# Likelihood - not a pdf and not normalized?

I am reading the book "Patter recognition" by Cristopher Bishop. At Chater 2.3.6 "Bayesian inference for the Gaussian", there is written

The likelihood function, that is, the probability of the observed data given $$\mu$$, viewed as a function of $$\mu$$, is given by

$$p(\mathbf{X}|\mu) = \prod_{n=1}^{N} p(x_n|\mu)$$

Again, we emphasize that the likelihood function $$p(\mathbf{X}|\mu)$$ is not a probability distribution over $$\mu$$ and is not normalized

I can understand that the likehood is not a probability distribution over $$\mu$$, that is, it's not the probability of obtaining $$\mu$$, but rather the probability of obtaining the observation given $$\mu$$. But why it is normalized? Is it not true that $$\int_{-\infty}^{+\infty} p(\mathbf{X}|\mu) =1$$?

• Note that the likelihood is a function of $\mu$; the data are fixed. Apr 27, 2019 at 14:39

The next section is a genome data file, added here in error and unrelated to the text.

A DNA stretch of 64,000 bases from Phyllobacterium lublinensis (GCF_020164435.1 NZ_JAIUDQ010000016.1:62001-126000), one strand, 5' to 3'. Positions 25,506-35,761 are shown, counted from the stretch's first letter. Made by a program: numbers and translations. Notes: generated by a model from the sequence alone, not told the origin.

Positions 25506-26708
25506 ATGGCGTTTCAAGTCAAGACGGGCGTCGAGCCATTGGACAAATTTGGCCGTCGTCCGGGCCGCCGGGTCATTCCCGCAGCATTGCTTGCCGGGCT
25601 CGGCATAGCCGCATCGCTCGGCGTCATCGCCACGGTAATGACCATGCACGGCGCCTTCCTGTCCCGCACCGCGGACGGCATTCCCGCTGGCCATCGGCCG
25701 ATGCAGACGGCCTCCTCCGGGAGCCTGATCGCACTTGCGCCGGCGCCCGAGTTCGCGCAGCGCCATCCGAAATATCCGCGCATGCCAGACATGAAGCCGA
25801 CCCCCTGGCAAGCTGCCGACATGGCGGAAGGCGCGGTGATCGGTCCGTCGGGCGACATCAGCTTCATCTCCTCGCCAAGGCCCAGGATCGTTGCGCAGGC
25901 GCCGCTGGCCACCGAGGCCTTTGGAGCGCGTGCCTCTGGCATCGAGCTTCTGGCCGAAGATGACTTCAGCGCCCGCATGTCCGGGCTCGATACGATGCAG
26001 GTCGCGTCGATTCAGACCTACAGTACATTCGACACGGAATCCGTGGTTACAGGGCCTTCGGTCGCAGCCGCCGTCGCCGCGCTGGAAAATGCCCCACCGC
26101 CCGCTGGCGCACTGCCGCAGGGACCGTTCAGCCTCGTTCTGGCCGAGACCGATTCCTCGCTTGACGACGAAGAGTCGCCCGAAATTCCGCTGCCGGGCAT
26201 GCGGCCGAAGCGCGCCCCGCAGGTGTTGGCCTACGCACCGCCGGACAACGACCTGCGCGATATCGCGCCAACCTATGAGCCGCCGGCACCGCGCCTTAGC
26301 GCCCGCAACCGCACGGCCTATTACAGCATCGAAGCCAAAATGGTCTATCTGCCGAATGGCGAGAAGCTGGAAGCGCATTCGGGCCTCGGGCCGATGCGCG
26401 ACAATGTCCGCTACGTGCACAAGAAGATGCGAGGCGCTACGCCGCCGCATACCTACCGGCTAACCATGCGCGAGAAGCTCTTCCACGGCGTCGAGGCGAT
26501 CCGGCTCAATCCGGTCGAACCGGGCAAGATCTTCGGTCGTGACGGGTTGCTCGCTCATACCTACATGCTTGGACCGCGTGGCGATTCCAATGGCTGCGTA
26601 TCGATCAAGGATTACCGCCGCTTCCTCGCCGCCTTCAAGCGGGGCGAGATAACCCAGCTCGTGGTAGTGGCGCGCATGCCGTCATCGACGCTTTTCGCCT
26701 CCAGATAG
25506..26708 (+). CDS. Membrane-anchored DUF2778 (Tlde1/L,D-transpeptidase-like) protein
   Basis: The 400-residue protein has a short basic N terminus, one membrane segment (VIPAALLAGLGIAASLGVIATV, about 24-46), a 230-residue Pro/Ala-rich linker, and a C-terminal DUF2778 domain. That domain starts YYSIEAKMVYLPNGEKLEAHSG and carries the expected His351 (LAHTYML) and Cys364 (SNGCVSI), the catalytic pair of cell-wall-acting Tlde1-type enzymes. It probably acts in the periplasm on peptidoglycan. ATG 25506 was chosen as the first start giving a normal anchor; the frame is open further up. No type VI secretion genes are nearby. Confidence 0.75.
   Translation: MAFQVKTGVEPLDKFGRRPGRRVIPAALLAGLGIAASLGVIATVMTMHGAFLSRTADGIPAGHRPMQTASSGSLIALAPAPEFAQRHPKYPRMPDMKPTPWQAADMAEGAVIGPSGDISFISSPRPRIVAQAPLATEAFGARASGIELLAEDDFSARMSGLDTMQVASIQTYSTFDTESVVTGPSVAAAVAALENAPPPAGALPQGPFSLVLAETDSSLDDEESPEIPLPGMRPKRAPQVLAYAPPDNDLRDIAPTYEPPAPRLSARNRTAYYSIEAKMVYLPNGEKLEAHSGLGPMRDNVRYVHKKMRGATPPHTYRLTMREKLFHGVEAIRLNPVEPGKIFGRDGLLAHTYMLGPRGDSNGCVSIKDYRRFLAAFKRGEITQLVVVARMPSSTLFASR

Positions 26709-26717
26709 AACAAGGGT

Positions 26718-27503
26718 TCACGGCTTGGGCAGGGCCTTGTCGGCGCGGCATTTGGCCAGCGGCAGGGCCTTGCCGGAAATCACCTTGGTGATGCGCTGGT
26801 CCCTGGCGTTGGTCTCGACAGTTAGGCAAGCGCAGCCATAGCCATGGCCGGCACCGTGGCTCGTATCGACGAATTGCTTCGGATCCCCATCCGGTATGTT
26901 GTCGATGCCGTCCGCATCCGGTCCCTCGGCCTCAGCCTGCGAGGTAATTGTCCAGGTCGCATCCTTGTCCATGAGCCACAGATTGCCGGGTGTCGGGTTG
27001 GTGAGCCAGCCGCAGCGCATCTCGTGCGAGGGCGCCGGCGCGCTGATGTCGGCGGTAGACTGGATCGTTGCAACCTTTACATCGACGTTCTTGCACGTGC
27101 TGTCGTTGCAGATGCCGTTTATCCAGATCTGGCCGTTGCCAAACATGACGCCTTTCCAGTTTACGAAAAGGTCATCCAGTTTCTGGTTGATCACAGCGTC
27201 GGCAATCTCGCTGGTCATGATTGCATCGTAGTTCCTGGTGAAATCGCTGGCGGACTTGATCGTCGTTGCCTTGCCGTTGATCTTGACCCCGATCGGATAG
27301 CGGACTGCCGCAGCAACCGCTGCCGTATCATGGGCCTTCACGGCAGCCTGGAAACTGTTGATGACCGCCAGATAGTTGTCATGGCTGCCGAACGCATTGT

• What are you integrating with respect to? If it’s $dx$ it is $=1$, if it’s $d\mu$ it’s $\ne1$. Apr 29, 2019 at 15:25

Likelihood is the probability density over X given $$\mu$$, so it can be normalized as $$\int_xp(X|\mu)dx$$ However, since it's not the probability, and it will not be treated as probability it doesn't need to be normalized. So, the normalization constants can be dropped without losing anything, and thus they often are omitted.
• So to normalize it I have to divide by $$\int_xp(X|\mu)dx$$? Apr 27, 2019 at 0:45